Winston is designed to be a comprehensive privacy defense for the non-technical home user, so we've tightly integrated a number of technologies, some proprietary, to defeat user tracking. Through Winston, internet activity is encrypted and scrambled through a distributed peer-to-peer (P2P) privacy mesh network, making it impossible to correlate requests with individual users or devices. A beneficial side effect of this is that the user's physical location is hidden, preventing hackers from determine the locale (or even exact location) of a hacked Nest or other device.

At its core, Winston monitors all internet traffic occurring on the home network and assigns every website a privacy risk score (ie: 1-10 where 1 indicates little risk of data collection and 10 a high risk). Based on this risk assessment, dynamic security policies are set which impact how data is exchanged with that site. A few examples on how it blocks ads and hackers is:  

Within Winston, cookie policies are set based on privacy risk, origin, destination and likelihood of breaking a site. For instance, third-party tracking cookies are typically blocked completely as are most disguised first-party tracking cookies. However, a cookie required to play a YouTube video on another site may be allowed, but on Winston it will have its expiration time set to 30 minutes from now while a Twitter cookie may be rewritten with false data. 

Browser fingerprinting - a technique which can even deanonymize users in incognito mode - is deactivated within Winston as well.

User agent strings are rotated on a regular basis and shared between all compatible devices in the home, further obscuring the true origin of a particular request.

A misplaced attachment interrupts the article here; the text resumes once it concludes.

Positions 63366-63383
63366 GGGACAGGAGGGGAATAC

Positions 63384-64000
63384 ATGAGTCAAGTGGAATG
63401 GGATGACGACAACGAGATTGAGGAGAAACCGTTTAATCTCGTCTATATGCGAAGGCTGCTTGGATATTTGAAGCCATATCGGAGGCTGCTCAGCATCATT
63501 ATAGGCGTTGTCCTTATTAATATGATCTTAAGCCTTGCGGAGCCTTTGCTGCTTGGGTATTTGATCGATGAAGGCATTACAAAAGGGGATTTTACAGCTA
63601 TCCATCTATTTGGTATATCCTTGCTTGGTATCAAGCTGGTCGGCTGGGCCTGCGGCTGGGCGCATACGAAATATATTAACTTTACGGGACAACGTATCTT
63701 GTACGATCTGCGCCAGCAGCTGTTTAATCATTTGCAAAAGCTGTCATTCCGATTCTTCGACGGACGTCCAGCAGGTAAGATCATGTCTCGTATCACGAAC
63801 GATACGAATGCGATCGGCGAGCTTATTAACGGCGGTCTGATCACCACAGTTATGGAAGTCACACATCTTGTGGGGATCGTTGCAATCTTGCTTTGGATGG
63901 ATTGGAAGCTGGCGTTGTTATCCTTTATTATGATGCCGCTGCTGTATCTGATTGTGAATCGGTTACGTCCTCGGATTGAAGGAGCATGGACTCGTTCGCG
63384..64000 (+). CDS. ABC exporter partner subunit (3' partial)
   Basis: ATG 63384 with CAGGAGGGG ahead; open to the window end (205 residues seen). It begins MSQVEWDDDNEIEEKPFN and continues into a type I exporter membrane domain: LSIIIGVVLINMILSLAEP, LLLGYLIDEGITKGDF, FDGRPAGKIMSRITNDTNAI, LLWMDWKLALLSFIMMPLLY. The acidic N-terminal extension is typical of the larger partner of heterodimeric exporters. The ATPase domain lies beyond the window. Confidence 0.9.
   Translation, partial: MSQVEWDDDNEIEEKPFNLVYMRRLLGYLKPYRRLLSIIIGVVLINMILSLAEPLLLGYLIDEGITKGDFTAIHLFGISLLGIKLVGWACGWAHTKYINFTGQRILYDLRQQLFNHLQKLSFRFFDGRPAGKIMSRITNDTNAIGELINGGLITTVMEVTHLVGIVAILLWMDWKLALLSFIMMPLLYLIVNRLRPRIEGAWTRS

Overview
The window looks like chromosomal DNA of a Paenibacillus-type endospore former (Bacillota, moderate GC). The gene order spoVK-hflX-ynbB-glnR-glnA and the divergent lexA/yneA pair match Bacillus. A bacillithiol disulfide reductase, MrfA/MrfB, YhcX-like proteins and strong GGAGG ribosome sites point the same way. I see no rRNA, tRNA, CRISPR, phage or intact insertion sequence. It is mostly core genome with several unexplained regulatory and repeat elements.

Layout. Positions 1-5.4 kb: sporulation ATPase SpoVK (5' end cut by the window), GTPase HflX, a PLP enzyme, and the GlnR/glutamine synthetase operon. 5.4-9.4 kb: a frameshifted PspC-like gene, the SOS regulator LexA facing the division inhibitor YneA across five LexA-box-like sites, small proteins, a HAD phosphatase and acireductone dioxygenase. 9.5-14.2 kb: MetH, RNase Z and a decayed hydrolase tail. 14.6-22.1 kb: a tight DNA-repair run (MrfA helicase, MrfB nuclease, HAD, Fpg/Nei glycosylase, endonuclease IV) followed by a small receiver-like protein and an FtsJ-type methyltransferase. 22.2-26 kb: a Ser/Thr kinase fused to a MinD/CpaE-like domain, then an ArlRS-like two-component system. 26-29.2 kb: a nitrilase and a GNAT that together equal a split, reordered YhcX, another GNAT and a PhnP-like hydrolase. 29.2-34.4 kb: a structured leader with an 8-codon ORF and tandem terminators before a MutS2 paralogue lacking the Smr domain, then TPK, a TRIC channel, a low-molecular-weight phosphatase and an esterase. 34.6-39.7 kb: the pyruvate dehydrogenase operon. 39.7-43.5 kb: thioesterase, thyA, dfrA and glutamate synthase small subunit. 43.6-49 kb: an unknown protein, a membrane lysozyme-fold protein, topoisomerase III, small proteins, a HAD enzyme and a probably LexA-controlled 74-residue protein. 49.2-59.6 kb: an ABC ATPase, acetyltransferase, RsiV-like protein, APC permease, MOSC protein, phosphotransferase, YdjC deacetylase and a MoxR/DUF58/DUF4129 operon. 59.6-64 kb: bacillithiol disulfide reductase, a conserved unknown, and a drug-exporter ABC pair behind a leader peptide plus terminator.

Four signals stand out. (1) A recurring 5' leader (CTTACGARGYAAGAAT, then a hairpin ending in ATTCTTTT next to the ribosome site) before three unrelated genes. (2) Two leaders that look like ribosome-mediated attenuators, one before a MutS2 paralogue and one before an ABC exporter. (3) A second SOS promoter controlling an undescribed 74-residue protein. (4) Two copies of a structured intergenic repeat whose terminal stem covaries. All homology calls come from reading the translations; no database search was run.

Domain Name System (DNS) queries are intercepted, encrypted and resolved via Cloudflare or IBM X-Force (Quad 9) services. This includes DNS activity for all devices on the network, which makes Winston an effective defense against DNS rebinding attacks.  

What do you think the future holds for the online advertising industry and will we see a noticeable shift in the types and frequency of ads we see online?

It used to be that we traded 30 minutes of our time and attention to advertisers in exchange for a show, like Friends or Seinfeld. It was a fair trade, but today, we give up every personal detail about ourselves in exchange for spam and clickbait. It follows us around incessantly, and who pays when those massive databases get hacked? We do.

As a former insider in the advertising and marketing industry, it appears likely to me that the demand for programmatic (micro-targeted) advertising will decline as users push back on the invasive tracking that these methods require, which is a good thing.

That said, advertising is not going anywhere. Both brands and consumers want to connect, but not in the outdated way that the Silicon Valley powers have decided we should. My hope is that well-executed creative will again come to the forefront of the industry. After all, it's not that consumers hate advertising per se, rather; they hate being spammed and harassed by bad advertising.

Richard Stokes, CEO of Winston Privacy